At the official ceremony of handing in the mandate, Nicholson pointed out that the coalition's goal in Afghanistan was to support people of the country.
"Peace in Afghanistan is in everyone's best interest. It not only ends the suffering of the Afghan people — peace in Afghanistan makes the entire world safer," Nicholson said, as quoted by the Resolute Support Mission Twitter account.
On Tuesday, Dr. Marvin Weinbaum, the scholar-in-residence and director of the Middle East Institute's Center for Pakistan and Afghanistan Studies, told Radio Sputnik's Loud & Clear that Nicholson's call for an end to intercommunal violence does not necessarily portend the complete withdrawal of American troops from Afghanistan.
"I think you can interpret that [Nicholson's statement] in two ways," Weinbaum told hosts John Kiriakou and Brian Becker.
"One is that he is advising his own government to pick up stakes there and leave. I don't think that's what he's doing. I think what he is saying is out of frustration. What he is frustrated about, is that he is finding himself unable to accomplish what he had hoped for, which is essentially that getting the upper hand militarily would pressure the Taliban to negotiate."
"That hasn't happened, and it's largely because — not because there wasn't military pressure, but because the Taliban really at this point have very little incentive to want to negotiate," Weinbaum added.
"What I am saying here about Nicholson is that he is not calling for a withdrawal of American forces, although it could be interpreted this way. What he is saying is that we got to get this over with, and whatever we do, let's get on with it," Weinbaum added.
The US has long insisted that the Afghan government take part in the peace negotiations. The Taliban has said it is the only stakeholder in Afghanistan that will deal with the US. On Monday, Taliban commander Sher Agha said that the terrorist group is in favor of direct peace negotiations with the Afghan authorities without waiting for the participation of other parties.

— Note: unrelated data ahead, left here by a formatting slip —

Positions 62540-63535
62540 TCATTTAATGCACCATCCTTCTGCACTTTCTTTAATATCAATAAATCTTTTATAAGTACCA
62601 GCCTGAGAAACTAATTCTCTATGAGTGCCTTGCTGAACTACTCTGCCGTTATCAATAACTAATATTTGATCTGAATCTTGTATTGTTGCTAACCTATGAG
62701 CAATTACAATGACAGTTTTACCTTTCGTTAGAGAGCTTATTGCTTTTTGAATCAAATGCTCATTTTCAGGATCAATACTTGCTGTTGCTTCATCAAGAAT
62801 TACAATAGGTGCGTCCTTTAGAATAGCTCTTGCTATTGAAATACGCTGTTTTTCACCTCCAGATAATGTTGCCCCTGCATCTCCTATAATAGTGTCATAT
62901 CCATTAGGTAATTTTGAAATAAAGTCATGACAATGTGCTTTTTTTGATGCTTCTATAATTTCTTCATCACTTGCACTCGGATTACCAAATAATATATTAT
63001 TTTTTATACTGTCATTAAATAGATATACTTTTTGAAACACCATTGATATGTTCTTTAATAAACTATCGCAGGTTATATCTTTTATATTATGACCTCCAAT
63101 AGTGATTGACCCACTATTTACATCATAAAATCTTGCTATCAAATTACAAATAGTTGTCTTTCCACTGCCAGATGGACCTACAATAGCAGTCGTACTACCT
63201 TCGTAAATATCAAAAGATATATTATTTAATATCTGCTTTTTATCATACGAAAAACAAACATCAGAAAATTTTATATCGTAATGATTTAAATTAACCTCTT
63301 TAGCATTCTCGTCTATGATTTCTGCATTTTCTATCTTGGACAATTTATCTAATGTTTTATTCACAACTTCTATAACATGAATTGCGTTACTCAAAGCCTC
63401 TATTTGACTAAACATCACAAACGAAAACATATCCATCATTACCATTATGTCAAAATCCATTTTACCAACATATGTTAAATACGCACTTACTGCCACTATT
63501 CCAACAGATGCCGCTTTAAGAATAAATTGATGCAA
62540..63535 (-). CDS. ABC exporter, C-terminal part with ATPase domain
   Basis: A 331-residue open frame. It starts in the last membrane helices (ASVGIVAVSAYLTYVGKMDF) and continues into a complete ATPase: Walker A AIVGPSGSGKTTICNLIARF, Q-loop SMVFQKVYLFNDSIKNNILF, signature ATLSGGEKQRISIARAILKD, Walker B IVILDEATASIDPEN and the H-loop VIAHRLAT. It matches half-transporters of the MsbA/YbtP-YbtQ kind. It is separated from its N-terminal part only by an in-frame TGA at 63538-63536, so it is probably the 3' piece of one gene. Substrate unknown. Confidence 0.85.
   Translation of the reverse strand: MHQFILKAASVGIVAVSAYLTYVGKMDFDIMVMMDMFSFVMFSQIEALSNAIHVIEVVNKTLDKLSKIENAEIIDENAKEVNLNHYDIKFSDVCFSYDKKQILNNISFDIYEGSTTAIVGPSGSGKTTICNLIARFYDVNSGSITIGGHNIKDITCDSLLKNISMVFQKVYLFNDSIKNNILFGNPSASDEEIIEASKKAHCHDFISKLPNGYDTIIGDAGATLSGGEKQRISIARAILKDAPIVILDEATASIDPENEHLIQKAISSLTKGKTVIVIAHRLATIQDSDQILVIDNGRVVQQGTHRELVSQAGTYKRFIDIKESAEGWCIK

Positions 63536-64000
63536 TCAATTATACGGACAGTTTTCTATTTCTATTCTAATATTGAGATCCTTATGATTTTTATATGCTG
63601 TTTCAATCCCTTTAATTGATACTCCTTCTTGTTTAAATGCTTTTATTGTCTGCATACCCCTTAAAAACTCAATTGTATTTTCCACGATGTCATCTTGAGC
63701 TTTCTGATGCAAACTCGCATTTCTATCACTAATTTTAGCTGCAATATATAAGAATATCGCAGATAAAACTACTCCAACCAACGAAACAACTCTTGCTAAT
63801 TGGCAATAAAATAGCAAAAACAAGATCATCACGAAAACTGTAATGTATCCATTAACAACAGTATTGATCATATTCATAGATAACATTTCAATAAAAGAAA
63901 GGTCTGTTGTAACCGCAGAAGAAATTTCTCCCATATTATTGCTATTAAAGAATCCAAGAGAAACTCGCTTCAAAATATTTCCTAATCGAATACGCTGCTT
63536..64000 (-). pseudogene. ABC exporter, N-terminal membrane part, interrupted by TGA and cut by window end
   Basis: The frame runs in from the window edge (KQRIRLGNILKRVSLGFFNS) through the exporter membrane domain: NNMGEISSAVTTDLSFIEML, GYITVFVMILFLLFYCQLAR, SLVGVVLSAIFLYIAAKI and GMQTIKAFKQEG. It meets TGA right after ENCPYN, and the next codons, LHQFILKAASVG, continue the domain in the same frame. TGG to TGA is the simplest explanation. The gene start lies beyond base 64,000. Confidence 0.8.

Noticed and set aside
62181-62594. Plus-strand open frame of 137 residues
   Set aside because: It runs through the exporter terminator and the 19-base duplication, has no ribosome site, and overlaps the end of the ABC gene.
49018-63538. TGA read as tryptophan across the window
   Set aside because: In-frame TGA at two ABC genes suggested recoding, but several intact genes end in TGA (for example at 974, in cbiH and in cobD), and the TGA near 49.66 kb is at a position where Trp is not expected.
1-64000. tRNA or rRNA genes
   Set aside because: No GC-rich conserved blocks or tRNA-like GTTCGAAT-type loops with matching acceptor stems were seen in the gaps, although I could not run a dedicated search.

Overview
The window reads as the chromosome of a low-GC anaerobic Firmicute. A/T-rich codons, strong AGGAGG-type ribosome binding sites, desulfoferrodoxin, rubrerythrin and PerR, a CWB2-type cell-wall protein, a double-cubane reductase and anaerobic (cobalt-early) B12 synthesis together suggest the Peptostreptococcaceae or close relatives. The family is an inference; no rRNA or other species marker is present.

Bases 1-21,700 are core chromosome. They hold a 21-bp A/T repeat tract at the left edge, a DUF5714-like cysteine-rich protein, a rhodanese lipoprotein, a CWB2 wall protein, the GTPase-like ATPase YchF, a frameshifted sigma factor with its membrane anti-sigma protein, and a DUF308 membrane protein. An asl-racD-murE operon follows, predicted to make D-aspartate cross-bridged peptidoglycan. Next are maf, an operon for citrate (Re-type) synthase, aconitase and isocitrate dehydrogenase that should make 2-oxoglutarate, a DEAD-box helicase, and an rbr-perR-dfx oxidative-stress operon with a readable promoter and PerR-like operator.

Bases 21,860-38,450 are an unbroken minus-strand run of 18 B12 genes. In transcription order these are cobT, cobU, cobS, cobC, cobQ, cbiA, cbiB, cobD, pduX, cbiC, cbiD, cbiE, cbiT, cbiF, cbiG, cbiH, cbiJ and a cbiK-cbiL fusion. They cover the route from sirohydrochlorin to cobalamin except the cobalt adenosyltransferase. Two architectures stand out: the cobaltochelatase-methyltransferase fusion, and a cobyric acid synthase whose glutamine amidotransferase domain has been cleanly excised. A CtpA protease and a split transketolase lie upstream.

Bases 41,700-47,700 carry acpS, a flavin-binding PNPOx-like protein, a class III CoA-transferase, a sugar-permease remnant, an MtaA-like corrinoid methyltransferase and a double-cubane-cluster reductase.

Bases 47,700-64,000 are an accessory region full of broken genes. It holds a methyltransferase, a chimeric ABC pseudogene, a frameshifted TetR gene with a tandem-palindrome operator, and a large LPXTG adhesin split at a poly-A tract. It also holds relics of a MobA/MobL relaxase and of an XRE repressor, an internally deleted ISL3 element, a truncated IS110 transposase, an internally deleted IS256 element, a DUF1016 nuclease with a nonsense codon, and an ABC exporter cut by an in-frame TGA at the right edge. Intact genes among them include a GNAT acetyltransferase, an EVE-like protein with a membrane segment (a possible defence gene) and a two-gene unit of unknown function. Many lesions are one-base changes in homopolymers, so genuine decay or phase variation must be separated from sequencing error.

According to AFP, the Taliban announced Tuesday that Mujahideen commander Jalaluddin Haqqani, one of the most prominent terrorist leaders during the 1980s, had died after a long illness. Haqqani was one of the war leaders who fought against the Soviet Union in the 1980s with the help of the US and Pakistan.
The leadership of the Haqqani network, an offshoot of the Taliban, has now been passed to his son, Sirajuddin Haqqani.
"I don't really believe that [Sirajuddin Haqqani's] leadership is going to make a difference," Weinbaum told Kiriakou.
However, according to Weinbaum, the Taliban has "surged ahead" both militarily and psychologically in Afghanistan during the last few months.
Afghanistan has for a long time been in a state of political turmoil, with the government unable to establish full control over the country's territory due to various terrorist factions, in particular the Taliban and Daesh. In 2017, after extremely tenuous efforts by Afghanistan's national army to thwart terrorist attacks, US President Donald Trump announced a resolution to send more troops to the war-torn state, while also appealing to NATO members to assist by increasing the numbers of their servicemen present in the war zone.
The US invaded Afghanistan in 2001 as a reaction to the 9/11 terrorist attacks, with the mission lasting until December 28, 2014. In 2015, NATO initiated a new mission, Resolute Support, which was aimed at providing training assistance to Afghan security forces. Nevertheless, seemingly endless US operations have shown limited effectiveness at establishing enduring peace in Afghanistan.